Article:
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620 – Paleo by Comparison: the Million-Year-Old Map

620 - Paleo by Comparison: the Million-Year-Old Map 1

Cartography is an ancient urge. Humans made maps long before they invented writing.

But whereas the origin of the written word can be pinpointed with some certainty to the Middle East at the end of the fourth millennium BC [1], no such archaeological consensus exists over the age and location of the world’s oldest map.

The problem, with each candidate piece of scratched or painted rock: Is it ritual abstraction, or realistic depiction? In other words, when does the shaman become a mapmaker?

The answers to that question vary wildly. The oldest examples of mapmaking are also the most debatable, probably because cartographer and augurer are still joined in Siamese twinship.

Take the Çatalhöyük wall painting, dated to the late seventh millennium BC. Does it really represent a map of the neolithic settlement it its Anatolian surroundings? Or are those rooftops really just an abstract pattern, and that erupting volcano nothing more than a leopard skin? [2]?

The oldest indisputable examples of cartography depict heavenly bodies, in large part because their position is still verifiable today. A drawing in France’s Lascaux cave, dated to 18,500 years ago, clearly shows the Pleiades [3], as well as the so-called Summer Triangle [4].

Even though other ancient examples of maps could still be unearthed, the scientific consensus is that cartography has an outer age limit – roughly the same one for burial rites, cave paintings and other expressions of symbolic thinking. The emergence of this ‘behavioural modernity’, either as a sudden shift in human genetics or as a gradual accumulation of skills, is thought to have culminated about 50,000 years ago with the advent of language.

Along comes an amateur archaeologist with a stunning find that could pulverise that age limit. What if the world’s oldest map is at least ten times older than that putative onset of abstract thought. How about a map that is anywhere from half a million to one million years old?

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The amateur is David King, a passionate Yorkshireman who prefers to call himself an ‘intuitive archaeologist’: “[I don’t] possess academic qualifications, but I have been collecting, analysing and researching one site at the head of the Colne Valley [5] in England”. Over two decades, Mr. King has collected over 10,000 paleolithic artefacts in the area.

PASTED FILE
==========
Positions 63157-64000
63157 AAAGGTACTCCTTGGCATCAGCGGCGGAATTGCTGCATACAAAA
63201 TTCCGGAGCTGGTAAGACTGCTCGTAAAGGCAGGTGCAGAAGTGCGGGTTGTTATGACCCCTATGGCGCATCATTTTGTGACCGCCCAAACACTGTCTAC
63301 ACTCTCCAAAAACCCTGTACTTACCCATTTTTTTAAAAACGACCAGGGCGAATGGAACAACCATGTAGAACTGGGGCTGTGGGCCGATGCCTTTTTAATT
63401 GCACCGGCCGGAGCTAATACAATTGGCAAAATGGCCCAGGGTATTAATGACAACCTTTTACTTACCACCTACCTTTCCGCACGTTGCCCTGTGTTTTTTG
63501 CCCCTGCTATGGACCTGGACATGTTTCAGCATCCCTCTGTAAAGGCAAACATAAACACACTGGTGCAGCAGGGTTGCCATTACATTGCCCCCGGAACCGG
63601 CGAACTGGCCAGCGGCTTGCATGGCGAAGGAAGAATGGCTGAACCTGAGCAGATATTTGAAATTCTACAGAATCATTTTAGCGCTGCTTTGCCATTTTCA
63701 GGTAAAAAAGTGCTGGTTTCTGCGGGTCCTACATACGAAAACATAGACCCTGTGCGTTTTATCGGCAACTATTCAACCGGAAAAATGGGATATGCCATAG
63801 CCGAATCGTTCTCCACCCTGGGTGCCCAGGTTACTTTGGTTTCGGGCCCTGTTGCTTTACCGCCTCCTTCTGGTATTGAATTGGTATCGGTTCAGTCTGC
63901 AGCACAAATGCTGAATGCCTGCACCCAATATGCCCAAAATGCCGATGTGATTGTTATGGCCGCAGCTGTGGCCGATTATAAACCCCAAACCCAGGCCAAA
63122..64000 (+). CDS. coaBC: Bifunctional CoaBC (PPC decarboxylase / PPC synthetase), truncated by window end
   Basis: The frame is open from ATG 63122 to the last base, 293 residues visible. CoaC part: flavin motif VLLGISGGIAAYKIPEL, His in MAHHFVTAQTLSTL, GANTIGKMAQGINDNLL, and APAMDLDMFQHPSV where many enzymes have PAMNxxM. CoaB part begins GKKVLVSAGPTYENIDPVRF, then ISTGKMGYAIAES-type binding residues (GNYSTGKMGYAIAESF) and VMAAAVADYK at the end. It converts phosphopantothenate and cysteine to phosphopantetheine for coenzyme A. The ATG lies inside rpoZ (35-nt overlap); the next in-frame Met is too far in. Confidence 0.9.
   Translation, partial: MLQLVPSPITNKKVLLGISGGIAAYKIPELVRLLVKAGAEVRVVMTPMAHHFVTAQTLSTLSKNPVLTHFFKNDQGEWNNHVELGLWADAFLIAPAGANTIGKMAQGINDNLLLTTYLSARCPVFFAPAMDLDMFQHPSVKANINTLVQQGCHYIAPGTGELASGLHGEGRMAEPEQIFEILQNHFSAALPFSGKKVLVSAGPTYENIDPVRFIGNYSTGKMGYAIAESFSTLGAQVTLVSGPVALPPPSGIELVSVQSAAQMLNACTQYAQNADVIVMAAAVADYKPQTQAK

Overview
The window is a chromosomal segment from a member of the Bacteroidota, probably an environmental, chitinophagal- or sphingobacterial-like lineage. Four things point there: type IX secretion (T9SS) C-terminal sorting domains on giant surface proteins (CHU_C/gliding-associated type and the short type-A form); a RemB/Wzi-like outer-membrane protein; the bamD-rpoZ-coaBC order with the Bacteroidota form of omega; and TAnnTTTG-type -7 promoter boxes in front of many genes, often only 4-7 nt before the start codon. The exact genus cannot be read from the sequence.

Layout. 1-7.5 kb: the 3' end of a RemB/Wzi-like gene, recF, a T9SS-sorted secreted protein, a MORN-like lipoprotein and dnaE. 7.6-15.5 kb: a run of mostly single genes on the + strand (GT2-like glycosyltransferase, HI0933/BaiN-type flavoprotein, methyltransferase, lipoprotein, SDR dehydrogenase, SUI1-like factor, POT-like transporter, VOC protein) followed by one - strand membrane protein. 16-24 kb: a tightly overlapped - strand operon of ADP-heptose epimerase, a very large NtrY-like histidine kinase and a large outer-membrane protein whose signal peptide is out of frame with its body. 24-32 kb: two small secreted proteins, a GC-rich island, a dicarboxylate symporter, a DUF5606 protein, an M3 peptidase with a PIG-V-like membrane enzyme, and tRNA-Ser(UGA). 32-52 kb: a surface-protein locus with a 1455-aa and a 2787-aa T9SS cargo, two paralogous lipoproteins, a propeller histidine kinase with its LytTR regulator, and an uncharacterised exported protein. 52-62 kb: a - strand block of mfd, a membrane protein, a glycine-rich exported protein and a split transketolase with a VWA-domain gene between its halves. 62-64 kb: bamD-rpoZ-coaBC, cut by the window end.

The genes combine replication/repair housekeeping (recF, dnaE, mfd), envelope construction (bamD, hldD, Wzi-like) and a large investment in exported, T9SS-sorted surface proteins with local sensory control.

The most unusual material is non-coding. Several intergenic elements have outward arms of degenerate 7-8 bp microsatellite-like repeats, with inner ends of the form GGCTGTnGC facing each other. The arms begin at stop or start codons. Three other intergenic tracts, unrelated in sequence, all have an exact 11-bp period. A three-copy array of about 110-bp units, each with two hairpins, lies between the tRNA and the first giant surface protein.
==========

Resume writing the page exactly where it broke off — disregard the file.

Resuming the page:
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The map in question seems to be engraved on a 4.5-inch tall pebble. It takes only a small leap of the imagination to recognise the coastlines of Europe in the shapes incised into the stone. But matching the mapwork with the object’s supposed age – up to a million years, Mr. King contends – is several bridges too far for current science. And for most scientists.

Mr. King has had the map stone for over a decade, but in all those years was unable to have ‘official’ palaeontologists concede that it might be a man-made artefact. “They all say that it is a coincidence or a ‘natural’ occurrence, and that prehistoric man […] was incapable of such a feat […] The fact remains that it has been done […] Even a child with a limited grasp of geography can recognise the Western European coastline on this map”.

In fact, Mr. King contends, the stone surface presents “an accurate,detailed and concise map of the coastlines,lakes and river systems from north Europe all the way down to South Africa.”

If, as Mr. King’s non-intuitive colleagues maintain, the shapes displayed on the pebble are mere coincidences, they are pretty big ones. He lists some of the correspondences:

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* “The mighty River Eridanos [6] flowed […] until about 700,000 years ago from the Baltic to the North Sea and marks the northernmost limit of the map, although Greenland could also be seen”.

* “In England, the Rivers Thames, Bytham [7] and Medway are shown, although Scotland is cut off and the Welsh coast is above water.The Bytham was known to have been obliterated by the Anglian Ice Age [8] as are several of the marked rivers in northern Germany,the Paris Basin appears to be flooded possibly between the Seine and the Somme”.